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## Re: [PyMOL] euler-rod axis

 Re: [PyMOL] euler-rod axis From: Thomas Holder - 2011-07-24 17:14:56 ```Hi jpd, > from the get_object_matrix output, > i can use the euler-rodrigues transformation > http://en.wikipedia.org/wiki/Euler%E2%80%93Rodrigues_formula > and get the axis and angle of rotation. > > is there a way to place the axis? if I understand you correct, you are looking for the translation T so that for object matrix M it yields: M = T * R * T^-1 With python (and numpy): from numpy import reshape, linalg, identity M = cmd.get_object_matrix(object_name) M = reshape(M, (4,4)) t = linalg.solve(identity(3) - M[0:3,0:3], M[0:3,3]) see if this is correct: from numpy import identity, matrix R = identity(4) T = identity(4) R[0:3,0:3] = M[0:3,0:3] T[0:3,3] = t # should print two times the same matrix print M print matrix(T) * matrix(R) * matrix(T).I Hope that helps. Cheers, Thomas -- Thomas Holder MPI for Developmental Biology Spemannstr. 35 D-72076 Tübingen ```

 [PyMOL] Performance Tips From: Jason Vertrees - 2011-07-20 21:49:19 ```Greetings PyMOLers, Ongoing work into PyMOL's graphics engine has given us time to test and learn a few things about performance. If you're a hard-core PyMOL user or you need to get every last frame-per-second out of PyMOL, try loading a large session and tweaking the following settings to check for improved rendering speed. The settings we've seen large differences with are: * set texture_fonts * set use_display_lists * set sphere_mode, 5 * set async_builds # uses all N-processors for geometry calculations * set defer_builds_mode, 3 # this is the best for large trajectories Check out the "cache" command if you work frequently with surfaces. If you're using an ATI card, then PyMOL might be turning off line smoothing, making lines look bad. So, please try setting "line_smooth". Here's a little code to get you started with testing speed using the various settings: # turn on the frames per second indicator in the # lower right hand corner of the screen set show_frame_rate # load a massive structure fetch 2qzv, type=pdb1, async=0 # re-create the biological entry split_states 2qzv # remove the original delete 2qzv # show as cartoons as cartoons # center and orient the view orient This scene has 355,392 atoms! Now, as you rotate the object about you can see in the lower right-hand corner a frame rate in Hz. Note the frame rate as you rotate the scene. Now, type, set use_display_lists give PyMOL a second to update and then try rotating the scene again. Put the faster setting in your .pymolrc. Try the other settings, too. Last, if you're running two monitors, some video cards show an affinity for a monitor (most likely the display port). On my current setup, the left monitor renders the above scene as cartoons at 23 Hz on the left screen and 12 Hz on the right (but only when display_lists are turned on). If you find a combination that gets you a significant boost in rendering speeds, feel free to share. Hope this helps. Cheers, -- Jason -- Jason Vertrees, PhD PyMOL Product Manager Schrodinger, LLC (e) Jason.Vertrees@... (o) +1 (603) 374-7120 ```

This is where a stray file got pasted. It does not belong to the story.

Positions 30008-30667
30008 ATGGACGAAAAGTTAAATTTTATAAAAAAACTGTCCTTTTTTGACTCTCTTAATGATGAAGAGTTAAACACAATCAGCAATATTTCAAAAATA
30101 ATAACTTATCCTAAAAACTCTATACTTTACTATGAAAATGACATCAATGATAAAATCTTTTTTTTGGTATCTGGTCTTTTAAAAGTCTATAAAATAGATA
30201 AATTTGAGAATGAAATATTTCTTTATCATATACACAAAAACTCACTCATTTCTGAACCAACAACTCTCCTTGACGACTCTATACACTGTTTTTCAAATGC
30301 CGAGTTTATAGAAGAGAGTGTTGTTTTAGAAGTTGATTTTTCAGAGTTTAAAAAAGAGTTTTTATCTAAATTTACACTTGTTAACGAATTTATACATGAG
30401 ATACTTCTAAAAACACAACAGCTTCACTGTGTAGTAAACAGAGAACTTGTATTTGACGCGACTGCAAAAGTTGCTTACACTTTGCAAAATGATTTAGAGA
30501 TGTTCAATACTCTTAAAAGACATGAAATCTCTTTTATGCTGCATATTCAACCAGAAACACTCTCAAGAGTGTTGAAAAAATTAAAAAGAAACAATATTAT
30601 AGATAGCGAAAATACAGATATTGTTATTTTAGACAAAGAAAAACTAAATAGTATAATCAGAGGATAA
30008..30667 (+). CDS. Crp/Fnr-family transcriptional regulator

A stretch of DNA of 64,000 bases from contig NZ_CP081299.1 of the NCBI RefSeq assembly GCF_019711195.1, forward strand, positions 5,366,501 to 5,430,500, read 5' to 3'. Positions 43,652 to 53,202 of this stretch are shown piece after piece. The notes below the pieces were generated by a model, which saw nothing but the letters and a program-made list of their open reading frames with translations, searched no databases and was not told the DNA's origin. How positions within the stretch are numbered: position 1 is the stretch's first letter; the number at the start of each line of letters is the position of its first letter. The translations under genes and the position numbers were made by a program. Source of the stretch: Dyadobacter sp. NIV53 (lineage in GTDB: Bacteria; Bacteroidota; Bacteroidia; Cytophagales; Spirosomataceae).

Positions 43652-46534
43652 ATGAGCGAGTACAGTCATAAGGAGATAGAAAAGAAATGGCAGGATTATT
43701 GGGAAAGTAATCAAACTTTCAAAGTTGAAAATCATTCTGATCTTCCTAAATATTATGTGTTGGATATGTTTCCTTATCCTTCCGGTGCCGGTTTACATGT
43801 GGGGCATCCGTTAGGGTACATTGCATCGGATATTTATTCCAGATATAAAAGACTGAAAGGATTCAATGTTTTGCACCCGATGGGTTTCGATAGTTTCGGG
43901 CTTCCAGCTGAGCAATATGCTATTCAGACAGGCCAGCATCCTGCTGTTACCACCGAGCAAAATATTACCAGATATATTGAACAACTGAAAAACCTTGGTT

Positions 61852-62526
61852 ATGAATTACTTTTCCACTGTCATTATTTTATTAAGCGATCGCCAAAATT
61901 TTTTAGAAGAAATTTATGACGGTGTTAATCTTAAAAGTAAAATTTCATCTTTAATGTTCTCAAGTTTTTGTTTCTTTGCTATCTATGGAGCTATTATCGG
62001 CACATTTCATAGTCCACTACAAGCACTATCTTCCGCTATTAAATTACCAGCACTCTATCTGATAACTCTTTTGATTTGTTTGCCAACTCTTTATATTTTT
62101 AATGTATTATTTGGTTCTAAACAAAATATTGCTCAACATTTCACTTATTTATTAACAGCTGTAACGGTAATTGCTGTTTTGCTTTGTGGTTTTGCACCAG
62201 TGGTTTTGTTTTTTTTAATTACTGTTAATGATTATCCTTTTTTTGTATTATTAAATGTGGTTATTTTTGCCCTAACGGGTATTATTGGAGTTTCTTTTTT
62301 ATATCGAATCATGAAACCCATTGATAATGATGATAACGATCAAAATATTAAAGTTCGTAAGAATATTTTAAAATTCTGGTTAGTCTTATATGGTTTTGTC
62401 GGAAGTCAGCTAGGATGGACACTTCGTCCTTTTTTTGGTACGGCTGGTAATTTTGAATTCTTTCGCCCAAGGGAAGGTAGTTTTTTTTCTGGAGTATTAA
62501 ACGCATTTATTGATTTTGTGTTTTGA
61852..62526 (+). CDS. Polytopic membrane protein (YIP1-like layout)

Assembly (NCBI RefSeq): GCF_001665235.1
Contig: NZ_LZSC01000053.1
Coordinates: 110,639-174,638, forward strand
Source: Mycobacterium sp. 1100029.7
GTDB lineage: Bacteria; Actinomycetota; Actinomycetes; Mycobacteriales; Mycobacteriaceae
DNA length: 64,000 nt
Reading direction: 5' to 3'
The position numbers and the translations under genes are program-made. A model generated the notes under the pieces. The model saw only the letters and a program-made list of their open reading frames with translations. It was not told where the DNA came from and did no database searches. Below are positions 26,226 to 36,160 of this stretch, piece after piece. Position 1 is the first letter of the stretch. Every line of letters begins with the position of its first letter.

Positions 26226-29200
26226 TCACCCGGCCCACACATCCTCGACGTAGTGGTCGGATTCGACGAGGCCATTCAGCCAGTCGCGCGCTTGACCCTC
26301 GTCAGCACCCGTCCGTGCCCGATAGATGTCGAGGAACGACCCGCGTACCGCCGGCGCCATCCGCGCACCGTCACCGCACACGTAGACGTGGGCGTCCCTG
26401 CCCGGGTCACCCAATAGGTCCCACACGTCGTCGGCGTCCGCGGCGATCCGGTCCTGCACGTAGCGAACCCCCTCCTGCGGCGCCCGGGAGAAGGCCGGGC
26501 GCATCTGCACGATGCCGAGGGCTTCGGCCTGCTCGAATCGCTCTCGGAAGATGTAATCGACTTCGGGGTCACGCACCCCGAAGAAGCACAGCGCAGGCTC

[PyMOL] euler-rod axis From: jp d - 2011-07-22 16:18:35 Attachments: Message as HTML ```hi, from the get_object_matrix output, i can use the euler-rodrigues transformation http://en.wikipedia.org/wiki/Euler%E2%80%93Rodrigues_formula and get the axis and angle of rotation. is there a way to place the axis? perhaps from the translation vector in the matrix? thanks jpd```
 Re: [PyMOL] euler-rod axis From: Thomas Holder - 2011-07-24 17:14:56 ```Hi jpd, > from the get_object_matrix output, > i can use the euler-rodrigues transformation > http://en.wikipedia.org/wiki/Euler%E2%80%93Rodrigues_formula > and get the axis and angle of rotation. > > is there a way to place the axis? if I understand you correct, you are looking for the translation T so that for object matrix M it yields: M = T * R * T^-1 With python (and numpy): from numpy import reshape, linalg, identity M = cmd.get_object_matrix(object_name) M = reshape(M, (4,4)) t = linalg.solve(identity(3) - M[0:3,0:3], M[0:3,3]) see if this is correct: from numpy import identity, matrix R = identity(4) T = identity(4) R[0:3,0:3] = M[0:3,0:3] T[0:3,3] = t # should print two times the same matrix print M print matrix(T) * matrix(R) * matrix(T).I Hope that helps. Cheers, Thomas -- Thomas Holder MPI for Developmental Biology Spemannstr. 35 D-72076 Tübingen ```